Mary Beth Hughes in Inner Sanctum (1948)


(director: Lew Landers; screenwriter: Jerome Todd Gollard; cinematographer: Al Zeigler; editor: Fred R. Feitshans, Jr.; cast: Charles Russell (Harold Dunlap), Mary Beth Hughes (Jean Maxwell), Lee Patrick (Ruth Bennett), Nana Bryant (Thelma Mitchell), Billy House (McFee), Dale Belding (Mike Bennett), Roscoe Ates (Willy), Eve Miller (Dunlap’s Wife), Eddie Parks (Barney), Fritz Leiber (old Man Storyteller); Runtime: 62; Film Classics; 1948)

“A lurid B-film mystery…”

Reviewed by Dennis Schwartz

A lurid B-film mystery, saved only by the film’s ability to incorporate comedy into the story. The title is taken from the famous radio show, though there’s no connection to the show.

The film opens with Harold Dunlap (Charles Russell) killing a woman on a train station and dumping her body back onto the train. Soon a freckled face kid, Mike Bennett (Belding), with gangly straw-colored hair appears and notices blood on the stranger’s suit sleeve. The kid also says he saw the stranger throw a package into the train. Dunlap tries to kill the kid; but when the kid hears shouts from his frantic mom (Lee Patrick) he runs home, telling Dunlap his mother forbids him to go to the station at night.

Anxious to get out of the northwest small-town, Dunlap hitches a ride with a newspaper man, McFee (House). But, because the river overflowed all the town roads are closed. McFee gives him the address of a boarding house to stay until the roads open. The one who answers the boarding house door is the niece of the landlady, Jean Maxwell (Mary Beth Hughes). She’s an attractive woman, one whom Dunlap would go out with in a NYC second if not for being on the run. Thelma Mitchell’s (Nana Bryant) boarding house also has two old codgers (Ates & Parks) staying there, plus the train station kid and his mom.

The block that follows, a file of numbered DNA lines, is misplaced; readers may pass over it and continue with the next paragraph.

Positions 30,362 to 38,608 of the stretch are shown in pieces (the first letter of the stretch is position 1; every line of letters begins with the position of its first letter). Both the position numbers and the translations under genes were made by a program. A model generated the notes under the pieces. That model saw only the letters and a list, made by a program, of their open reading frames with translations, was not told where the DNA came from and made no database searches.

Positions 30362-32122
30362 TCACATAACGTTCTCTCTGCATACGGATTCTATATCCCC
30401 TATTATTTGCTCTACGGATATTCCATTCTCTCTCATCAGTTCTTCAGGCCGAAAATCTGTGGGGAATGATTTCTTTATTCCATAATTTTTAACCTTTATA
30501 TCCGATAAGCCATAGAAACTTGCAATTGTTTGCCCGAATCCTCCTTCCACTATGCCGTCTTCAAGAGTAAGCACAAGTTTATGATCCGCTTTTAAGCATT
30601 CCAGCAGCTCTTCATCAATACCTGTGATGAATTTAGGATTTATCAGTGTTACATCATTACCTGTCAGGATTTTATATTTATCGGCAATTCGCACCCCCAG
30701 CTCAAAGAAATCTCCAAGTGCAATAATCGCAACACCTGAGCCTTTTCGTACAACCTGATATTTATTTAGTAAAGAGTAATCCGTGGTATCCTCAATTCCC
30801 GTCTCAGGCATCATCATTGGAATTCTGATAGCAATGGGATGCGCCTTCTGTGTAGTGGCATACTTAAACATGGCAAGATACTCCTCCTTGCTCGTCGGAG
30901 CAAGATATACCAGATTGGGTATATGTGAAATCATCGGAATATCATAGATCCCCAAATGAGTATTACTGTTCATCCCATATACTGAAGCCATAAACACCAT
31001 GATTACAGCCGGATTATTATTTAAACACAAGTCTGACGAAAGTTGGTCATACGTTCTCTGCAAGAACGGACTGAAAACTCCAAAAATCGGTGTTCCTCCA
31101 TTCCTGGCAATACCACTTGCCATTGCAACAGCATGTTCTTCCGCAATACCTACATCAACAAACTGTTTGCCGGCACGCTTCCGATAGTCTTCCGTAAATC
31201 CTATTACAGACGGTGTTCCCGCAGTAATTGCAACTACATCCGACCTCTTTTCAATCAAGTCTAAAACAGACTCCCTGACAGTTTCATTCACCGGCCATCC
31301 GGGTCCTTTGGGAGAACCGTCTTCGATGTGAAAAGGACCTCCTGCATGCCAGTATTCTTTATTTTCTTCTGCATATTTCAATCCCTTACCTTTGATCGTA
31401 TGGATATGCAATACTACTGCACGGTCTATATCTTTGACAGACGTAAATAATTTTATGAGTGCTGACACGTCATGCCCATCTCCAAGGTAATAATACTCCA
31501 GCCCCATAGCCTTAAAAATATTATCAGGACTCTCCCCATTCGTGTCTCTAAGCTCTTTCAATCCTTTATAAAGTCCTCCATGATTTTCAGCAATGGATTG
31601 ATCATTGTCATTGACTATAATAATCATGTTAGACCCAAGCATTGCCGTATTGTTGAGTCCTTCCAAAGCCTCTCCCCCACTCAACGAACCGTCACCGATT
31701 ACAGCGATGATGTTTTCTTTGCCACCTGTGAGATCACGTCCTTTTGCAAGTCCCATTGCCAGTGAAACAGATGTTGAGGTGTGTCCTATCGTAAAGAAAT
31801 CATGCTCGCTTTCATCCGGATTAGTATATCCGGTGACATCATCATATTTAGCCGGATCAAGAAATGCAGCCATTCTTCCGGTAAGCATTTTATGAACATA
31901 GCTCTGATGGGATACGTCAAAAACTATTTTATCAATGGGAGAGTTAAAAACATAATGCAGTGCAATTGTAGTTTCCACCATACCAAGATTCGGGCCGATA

Jean came from San Francisco to live in Thelma Mitchell’s house over two years ago, when she was crushed to find out her boyfriend was married. She laments that she always goes out with the wrong kind of guy. Jean eventually digs out of the reticent Dunlap that he killed his wife because she took his money and gave it to another man. When she asks Dunlap to take her away, he responds “You’re very pretty when your lips aren’t moving.”

Dunlap feels trapped in the boarding house and knows sooner or later the kid’s going to realize it wasn’t a package he saw being dumped, but a body. He thereby fakes an ankle injury to get the kid into his room, so he can kill him. But Jean enters the room and when she notices Mike tied up she says, “You’re even too bad for me.”

Warning: spoiler to follow.

The kid escapes to the river and is found by the boarding house search party. Meanwhile, Dunlap goes back and sits with Jean on the porch swing waiting for the cops. He tells her if his wife stayed on the train from Seattle, she’d be alive and I’d be a free man. The story had a forlorn noir feel. The twist at the end is that we learn the story is told by an old man (Leiber)who was on the train with Dunlap’s wife, who told her not to get off to see her husband on the station.